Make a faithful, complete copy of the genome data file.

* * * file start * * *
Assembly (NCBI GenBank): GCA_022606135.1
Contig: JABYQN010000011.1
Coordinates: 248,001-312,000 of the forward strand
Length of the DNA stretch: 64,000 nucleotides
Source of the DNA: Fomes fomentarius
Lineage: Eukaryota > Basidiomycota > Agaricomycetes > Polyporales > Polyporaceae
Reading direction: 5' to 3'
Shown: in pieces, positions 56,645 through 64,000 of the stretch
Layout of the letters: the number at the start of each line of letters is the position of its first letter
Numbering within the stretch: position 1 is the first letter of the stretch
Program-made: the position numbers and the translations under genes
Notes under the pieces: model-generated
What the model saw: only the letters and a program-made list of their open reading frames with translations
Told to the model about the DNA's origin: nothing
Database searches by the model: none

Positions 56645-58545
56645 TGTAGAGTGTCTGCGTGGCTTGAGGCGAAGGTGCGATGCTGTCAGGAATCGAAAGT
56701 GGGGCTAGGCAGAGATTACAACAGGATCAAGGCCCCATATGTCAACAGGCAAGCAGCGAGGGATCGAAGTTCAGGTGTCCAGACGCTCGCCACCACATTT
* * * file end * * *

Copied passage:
Assembly (NCBI GenBank): GCA_022606135.1
Contig: JABYQN010000011.1
Coordinates: 248,001-312,000 of the forward strand
Length of the DNA stretch: 64,000 nucleotides
Source of the DNA: Fomes fomentarius
Lineage: Eukaryota > Basidiomycota > Agaricomycetes > Polyporales > Polyporaceae
Reading direction: 5' to 3'
Shown: in pieces, positions 56,645 through 64,000 of the stretch
Layout of the letters: the number at the start of each line of letters is the position of its first letter
Numbering within the stretch: position 1 is the first letter of the stretch
Program-made: the position numbers and the translations under genes
Notes under the pieces: model-generated
What the model saw: only the letters and a program-made list of their open reading frames with translations
Told to the model about the DNA's origin: nothing
Database searches by the model: none

Positions 56645-58545
56645 TGTAGAGTGTCTGCGTGGCTTGAGGCGAAGGTGCGATGCTGTCAGGAATCGAAAGT
56701 GGGGCTAGGCAGAGATTACAACAGGATCAAGGCCCCATATGTCAACAGGCAAGCAGCGAGGGATCGAAGTTCAGGTGTCCAGACGCTCGCCACCACATTT